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Re: [Help-gnucap] Flip-flop RS

From: al davis
Subject: Re: [Help-gnucap] Flip-flop RS
Date: Mon, 7 Aug 2006 01:01:15 -0400
User-agent: KMail/1.9.3

The digital portion has not been well tested recently.  The 
regression suite has only very sparse coverage.  Although I 
think it worked years ago, this part has really only 
had "student PhD project" level testing.  Part of what you 
report is bugs, with an easy fix.  Part is "correct" behavior.

On Friday 04 August 2006 08:29, Jose Roberto B. de A. Monteiro 

> The DC simulation gave the result as follows:
> #           V(V2)      V(V3)      V(U1)      V(U2)
>   0.         0.         10.        5.         0.
>   2.         2.         10.        5.         0.
>   4.         4.         10.        5.         0.
>   6.         6.         10.        5.         0.
>   8.         8.         10.        5.         0.
>   10.        10.        10.        5.         0.
> Now the output have a numeric answer but is not as expected.
> If it is a CMOS type logic, the expected answer for V(U1) is
> 10V, like V1. 

This part is actually working as designed.  In digital mode, the 
value at a node is a logic state, not a voltage.  If you 
probe "logic(U1)" it will tell you the logic state which is 
coded as "3." which means "stable 1".

The voltage is generated by a conversion based on the parameters 
in the .model statement.  In particular "vmax".  Since you 
didn't say, it is 5 volts.

> And, if V2 is 10V in the last line, V(U1) and 
> V(U2) should be both equal to 0.

This one is a bug.  If you look at the logic value, you would 
see that it changes to state 2, which is "falling", which means 
it is currently a 1, but a change to 0 is pending.  

The bug is that the actual change never happens.  I think this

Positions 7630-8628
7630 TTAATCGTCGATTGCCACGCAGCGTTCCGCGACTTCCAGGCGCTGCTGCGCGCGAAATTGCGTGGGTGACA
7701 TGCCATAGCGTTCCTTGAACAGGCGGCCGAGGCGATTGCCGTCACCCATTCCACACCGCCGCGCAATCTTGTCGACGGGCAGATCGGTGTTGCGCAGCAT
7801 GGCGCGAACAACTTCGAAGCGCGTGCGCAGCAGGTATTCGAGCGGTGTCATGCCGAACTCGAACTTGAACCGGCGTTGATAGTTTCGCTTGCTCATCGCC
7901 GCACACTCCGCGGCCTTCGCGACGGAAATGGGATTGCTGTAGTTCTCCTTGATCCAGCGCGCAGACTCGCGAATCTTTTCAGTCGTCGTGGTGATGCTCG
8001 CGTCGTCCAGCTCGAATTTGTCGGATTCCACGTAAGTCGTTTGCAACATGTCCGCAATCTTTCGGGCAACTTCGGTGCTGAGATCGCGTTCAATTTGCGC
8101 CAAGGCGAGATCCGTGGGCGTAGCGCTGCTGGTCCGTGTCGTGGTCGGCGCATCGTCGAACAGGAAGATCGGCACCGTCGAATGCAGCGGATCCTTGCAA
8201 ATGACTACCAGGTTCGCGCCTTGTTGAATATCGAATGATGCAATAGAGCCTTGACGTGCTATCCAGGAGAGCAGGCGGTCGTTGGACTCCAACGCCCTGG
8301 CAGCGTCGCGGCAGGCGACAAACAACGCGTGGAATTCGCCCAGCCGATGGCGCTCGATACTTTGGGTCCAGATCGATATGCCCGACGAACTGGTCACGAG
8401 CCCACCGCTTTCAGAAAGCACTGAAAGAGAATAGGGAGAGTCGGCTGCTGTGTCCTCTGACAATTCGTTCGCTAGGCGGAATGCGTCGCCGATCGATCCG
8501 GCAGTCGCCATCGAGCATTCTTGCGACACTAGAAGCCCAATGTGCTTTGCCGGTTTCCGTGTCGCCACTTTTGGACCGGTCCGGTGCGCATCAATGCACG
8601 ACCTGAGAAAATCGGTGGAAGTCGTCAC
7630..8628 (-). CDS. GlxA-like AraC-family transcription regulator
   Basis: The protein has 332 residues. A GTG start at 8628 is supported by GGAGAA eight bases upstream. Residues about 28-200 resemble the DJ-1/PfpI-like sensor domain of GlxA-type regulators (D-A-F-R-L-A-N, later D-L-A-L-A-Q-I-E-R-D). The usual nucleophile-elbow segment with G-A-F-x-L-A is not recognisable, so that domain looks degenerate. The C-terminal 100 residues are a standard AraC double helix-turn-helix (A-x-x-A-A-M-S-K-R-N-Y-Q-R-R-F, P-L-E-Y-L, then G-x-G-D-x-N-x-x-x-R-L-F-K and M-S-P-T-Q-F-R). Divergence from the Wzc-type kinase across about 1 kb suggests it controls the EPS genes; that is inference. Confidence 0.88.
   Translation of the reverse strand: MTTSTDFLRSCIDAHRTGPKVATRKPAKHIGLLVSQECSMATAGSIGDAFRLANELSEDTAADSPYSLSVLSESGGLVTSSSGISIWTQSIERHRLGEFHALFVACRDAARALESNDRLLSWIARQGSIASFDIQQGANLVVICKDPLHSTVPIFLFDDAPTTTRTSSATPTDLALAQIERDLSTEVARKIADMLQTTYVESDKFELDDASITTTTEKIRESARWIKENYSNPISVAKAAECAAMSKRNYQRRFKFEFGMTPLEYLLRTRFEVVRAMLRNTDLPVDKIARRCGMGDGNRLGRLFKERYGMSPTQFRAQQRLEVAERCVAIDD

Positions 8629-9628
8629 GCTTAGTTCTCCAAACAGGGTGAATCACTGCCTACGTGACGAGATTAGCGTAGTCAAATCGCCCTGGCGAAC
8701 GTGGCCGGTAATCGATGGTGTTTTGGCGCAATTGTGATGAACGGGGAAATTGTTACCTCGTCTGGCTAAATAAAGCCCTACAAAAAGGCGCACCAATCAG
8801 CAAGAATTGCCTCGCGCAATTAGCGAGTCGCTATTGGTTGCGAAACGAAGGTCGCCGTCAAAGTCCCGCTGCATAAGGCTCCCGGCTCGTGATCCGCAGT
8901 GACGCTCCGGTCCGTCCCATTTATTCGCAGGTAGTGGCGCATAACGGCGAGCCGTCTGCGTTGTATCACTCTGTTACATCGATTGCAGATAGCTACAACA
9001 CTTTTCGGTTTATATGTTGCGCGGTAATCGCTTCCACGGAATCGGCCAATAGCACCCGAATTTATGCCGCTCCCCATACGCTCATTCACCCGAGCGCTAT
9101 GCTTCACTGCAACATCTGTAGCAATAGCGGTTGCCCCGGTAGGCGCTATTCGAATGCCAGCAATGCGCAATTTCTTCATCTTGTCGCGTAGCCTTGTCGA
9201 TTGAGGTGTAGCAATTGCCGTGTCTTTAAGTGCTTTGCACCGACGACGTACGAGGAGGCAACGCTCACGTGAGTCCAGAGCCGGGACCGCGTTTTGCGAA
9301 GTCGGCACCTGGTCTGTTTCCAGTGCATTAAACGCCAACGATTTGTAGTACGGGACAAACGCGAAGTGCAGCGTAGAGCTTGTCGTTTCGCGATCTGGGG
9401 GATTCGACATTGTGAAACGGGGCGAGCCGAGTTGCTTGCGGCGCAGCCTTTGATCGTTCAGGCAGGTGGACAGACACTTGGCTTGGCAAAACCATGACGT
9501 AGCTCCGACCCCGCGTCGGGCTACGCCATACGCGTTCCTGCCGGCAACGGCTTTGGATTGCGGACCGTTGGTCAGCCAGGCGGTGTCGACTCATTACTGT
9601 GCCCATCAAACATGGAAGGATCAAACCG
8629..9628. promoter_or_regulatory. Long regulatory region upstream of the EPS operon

one was introduced a long time ago as a result of some other 
rework, but I am not sure just what or why.  It might have 
happened when code was converted from C to C++.

I didn't see it, because I have been doing mostly pure analog 
since then, and when used in true mixed-mode, it is common to 
have both analog and digital models of such a device.  The 
simulator would notice the issue with the digital only side, 
and use the analog model to determine what is really correct.  
In this particular circuit, you run 5 volt logic on 10 volts, 
which alone is enough to tell the simulator to use the analog 
model if it has one.

The fix is simple.  I will post it after a little more testing.

> I tried a simple simulation for a transient analisys but I've
> got a seg fault! The script is the following (the circuit is
> the same):

This one is a bug introduced recently as part of some efficiency 
improvements.  The "subckt" attachment was changed from an 
object to a pointer.  What was an empty subckt is now a null 
pointer, which needs to be checked.  Just checking for a null, 
and skipping the action if it is null, fixes the 
problem.  "dc_begin" has the correct code.  "tr_begin" doesn't.  
I will post it after a little more testing.

You can ignore the messages:
can't find subckt: CMOSnor2
U2: no model, forcing digital

They just tell you that since there is no analog model it is 
always using the digital model.

> Someone else tried to use a TTL subcircuit for the NOR gates,
> but he got a segfault too.

If there really is a subcircuit, he should not get the segfault.  
Just changing CMOS to TTL really doesn't change anything.  
Those names are just strings to the simulator, with no special 

The next development snapshot will have documentation updates, 
Muntzing, and minor updates called for by formal testing.  No 
feature changes.

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